The only way to grow, with rare exceptions, is to develop offerings so innovative that they create customer “must-haves” that define new subcategories for which competitors are not relevant. The goal is to win not by having a brand preferred over competitors but because competitors were not considered. You strive not to be the best but the only.

Winning this brand-relevance war involves engaging in substantial or transformational innovation to change what customers buy, to manage perceptions of the resulting new subcategory, and to build barriers to prevent competitors from overcoming their visibility and credibility barriers.

Creating a marketplace with weak or nonexistent competition has a huge potential payoff. It is Economics 101, the ticket to real growth in sales and profits. Consider the Chrysler minivan introduced in 1982 as the Plymouth Voyager and Dodge Caravan, which sold 200,000 during its first year, 12.5 million since then and enjoyed 16 years with no viable competitors. It literally carried Chrysler for nearly two decades.

The alternative, which I call brand-preference competition, is by far the more common strategy. It focuses on making a brand preferred among the choices considered by customers in a defined subcategory. The goal is to beat competition through the use of incremental innovation to make the brand ever more attractive or reliable or the offering less costly. Faster, cheaper, better is the mantra. Resources are expended on communicating more effectively with cleverer advertising, more impactful promotions, more visible sponsorships, and more involving social-media programs.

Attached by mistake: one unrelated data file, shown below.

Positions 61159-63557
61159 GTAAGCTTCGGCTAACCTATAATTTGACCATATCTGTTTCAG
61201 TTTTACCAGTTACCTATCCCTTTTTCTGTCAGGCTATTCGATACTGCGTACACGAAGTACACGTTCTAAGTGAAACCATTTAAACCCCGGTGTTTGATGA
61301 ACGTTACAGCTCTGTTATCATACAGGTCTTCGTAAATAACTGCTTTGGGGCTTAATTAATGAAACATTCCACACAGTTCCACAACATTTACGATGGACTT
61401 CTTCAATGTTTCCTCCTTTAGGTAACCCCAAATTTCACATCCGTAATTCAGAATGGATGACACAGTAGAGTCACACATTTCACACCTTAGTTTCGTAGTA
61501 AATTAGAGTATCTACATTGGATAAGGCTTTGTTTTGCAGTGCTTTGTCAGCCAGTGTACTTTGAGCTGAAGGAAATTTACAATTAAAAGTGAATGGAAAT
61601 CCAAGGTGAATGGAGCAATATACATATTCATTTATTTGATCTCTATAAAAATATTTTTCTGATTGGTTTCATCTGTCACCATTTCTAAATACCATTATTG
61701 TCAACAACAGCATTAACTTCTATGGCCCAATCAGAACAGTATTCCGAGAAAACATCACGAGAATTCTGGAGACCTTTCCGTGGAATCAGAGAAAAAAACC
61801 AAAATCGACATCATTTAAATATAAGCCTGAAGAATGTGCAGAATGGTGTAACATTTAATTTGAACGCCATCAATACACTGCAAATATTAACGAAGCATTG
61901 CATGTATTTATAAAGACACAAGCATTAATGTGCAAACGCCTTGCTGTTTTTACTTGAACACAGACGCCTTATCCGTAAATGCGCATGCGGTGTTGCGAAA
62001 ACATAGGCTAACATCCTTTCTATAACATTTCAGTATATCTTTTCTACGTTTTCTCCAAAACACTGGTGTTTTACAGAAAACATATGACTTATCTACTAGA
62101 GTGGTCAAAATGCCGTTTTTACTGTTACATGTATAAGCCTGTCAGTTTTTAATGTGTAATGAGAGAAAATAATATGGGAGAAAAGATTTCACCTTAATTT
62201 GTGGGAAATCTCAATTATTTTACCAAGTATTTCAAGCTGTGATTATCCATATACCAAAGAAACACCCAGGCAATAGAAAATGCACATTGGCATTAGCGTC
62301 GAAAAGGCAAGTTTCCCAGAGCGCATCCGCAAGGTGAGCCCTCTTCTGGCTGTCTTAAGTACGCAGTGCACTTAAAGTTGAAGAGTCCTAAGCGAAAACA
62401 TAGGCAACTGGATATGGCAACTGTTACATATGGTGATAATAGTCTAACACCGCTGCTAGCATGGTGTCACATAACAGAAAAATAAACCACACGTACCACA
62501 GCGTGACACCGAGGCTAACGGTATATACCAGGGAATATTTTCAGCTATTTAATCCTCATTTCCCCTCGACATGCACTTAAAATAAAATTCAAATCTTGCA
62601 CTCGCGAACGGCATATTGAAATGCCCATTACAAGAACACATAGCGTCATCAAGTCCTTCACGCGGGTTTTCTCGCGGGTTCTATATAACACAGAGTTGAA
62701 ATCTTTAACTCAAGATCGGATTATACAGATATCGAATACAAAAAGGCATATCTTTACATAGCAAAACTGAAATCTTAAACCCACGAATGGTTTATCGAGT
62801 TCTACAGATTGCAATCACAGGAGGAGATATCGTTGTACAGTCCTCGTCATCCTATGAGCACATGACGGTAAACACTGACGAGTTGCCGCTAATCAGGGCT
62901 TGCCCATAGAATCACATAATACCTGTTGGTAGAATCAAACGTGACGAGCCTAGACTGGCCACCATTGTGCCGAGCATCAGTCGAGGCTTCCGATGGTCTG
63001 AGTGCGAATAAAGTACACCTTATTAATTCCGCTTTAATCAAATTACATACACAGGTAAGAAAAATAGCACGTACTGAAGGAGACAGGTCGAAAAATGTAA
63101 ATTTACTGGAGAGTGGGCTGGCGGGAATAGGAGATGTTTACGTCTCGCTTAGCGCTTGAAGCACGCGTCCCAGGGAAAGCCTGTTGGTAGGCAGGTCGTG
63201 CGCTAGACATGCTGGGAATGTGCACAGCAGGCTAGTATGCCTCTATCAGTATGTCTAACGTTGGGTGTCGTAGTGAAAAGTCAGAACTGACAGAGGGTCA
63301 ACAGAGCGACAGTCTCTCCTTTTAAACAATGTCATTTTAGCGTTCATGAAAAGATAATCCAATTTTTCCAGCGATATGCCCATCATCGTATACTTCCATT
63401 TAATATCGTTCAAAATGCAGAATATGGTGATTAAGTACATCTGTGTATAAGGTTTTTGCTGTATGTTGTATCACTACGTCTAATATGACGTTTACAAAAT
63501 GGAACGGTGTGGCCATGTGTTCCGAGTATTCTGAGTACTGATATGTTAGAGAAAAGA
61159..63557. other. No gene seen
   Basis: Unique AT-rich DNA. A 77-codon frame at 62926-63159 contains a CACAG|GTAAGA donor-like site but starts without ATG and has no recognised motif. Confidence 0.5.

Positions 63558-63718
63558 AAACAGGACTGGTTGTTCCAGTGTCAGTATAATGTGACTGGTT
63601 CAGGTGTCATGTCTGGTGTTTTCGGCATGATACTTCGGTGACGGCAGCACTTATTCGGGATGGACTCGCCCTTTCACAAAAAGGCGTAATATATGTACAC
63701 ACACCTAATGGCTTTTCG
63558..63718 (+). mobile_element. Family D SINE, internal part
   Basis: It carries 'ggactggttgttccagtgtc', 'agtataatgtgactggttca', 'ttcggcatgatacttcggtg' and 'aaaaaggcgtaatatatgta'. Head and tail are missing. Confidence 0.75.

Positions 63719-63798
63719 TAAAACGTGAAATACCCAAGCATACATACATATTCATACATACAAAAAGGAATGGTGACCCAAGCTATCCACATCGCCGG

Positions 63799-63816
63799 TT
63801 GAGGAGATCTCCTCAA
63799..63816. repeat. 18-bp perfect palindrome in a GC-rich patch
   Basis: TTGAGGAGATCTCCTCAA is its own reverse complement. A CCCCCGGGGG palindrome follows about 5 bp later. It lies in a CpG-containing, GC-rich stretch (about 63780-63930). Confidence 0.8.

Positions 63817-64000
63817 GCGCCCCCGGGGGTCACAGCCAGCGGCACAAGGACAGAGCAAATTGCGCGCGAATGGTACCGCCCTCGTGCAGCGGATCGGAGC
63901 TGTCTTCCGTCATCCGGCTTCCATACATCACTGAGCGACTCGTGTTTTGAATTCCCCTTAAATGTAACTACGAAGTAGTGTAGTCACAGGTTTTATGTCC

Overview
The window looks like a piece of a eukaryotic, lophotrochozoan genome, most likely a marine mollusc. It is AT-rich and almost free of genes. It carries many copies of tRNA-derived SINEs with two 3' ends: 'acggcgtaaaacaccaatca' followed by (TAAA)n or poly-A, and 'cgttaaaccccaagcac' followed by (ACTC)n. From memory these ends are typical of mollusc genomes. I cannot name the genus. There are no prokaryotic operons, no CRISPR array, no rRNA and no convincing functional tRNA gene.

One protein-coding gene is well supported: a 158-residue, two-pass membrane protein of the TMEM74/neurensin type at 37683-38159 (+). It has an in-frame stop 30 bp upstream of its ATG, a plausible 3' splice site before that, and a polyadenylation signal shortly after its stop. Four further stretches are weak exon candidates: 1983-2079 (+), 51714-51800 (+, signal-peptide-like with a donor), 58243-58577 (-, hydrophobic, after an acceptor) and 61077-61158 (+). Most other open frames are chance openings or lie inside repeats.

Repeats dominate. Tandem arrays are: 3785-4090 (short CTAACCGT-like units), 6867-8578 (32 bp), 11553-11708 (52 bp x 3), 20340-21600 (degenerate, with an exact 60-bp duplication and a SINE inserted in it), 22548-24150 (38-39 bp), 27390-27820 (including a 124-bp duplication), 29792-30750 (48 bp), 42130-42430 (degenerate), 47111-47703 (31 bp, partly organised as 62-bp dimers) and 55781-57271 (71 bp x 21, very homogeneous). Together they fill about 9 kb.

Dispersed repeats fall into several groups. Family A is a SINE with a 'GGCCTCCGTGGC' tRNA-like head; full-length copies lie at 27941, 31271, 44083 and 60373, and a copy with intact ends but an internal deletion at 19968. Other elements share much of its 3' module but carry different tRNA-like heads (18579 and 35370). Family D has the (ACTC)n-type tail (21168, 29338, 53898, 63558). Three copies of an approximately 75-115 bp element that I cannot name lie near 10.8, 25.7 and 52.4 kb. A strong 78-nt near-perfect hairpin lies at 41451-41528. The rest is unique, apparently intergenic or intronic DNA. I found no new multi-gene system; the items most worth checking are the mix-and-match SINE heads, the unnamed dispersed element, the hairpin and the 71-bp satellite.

The problem is that “my brand is better than your brand” marketing rarely changes the marketplace no matter how much budget is available. The stability of brand positions in nearly all markets is simply astonishing. There is just too much customer and market momentum. It is also just so not fun.

With few exceptions, the only time that a market structure experiences any meaningful change is when a new, “must-have” was introduced with a major innovation. For example, the market-share trajectory within the Japanese beer industry changed only four times during five decades: three when new subcategories were introduced (Asahi Dry Beer in 1986, Kirin Ichiban in 1990, and Happoshu in the late 90s) and once in 1995 when two subcategories were both repositioned. All the marketing in other years simply did not move the needle.

You can look at any category and the result is the same. In automobiles, for example, market dynamics are driven by innovations represented by brands such as Ford’s Mustang and Taurus, the VW bug, Mazda’s Miata, Chrysler’s Minvans, Toyota’s Prius and Lexus, BMW’s Minicooper, and the Enterprise Rent-A-Car. In computers, the market was altered by new subcategories like Digital’s minicomputer, Silicon Graphics’ workstations, Sun’s network servers, Dell’s build-to-order PCs and Apple’s interface.

In services, Westin’s Heavenly Bed defined the premium bed hotel. In packaged goods, there is Odwalla, SoBe, and Dreyer’s Slow Churned ice-cream. In retailing there is Whole Foods Markets, Zara, Best Buy’s Geek Squad, Ikea, Zappos and Muji. Let’s take a closer look at Muji to provide a profile of one brand that has created “must-haves.”

Muji is one of the top brands in Japan, according to the BrandJapan database, and it has an expanding global presence. Yet the Muji brand vision is not to be a brand! It is the no-brand brand, representing simplicity, moderation, humility, self-restraint, and close to nature — the opposite of Ginza glitz. The Muji philosophy is to deliver functional products that strive not to be the best but “enough.” Enough does not mean compromise and resignation, but a feeling of satisfaction in knowing that the product will deliver what is needed, but no more. The aspiration is to achieve the extraordinary by modesty and plainness in the pursuit of the pure and ordinary. This is not a contradiction at Muji.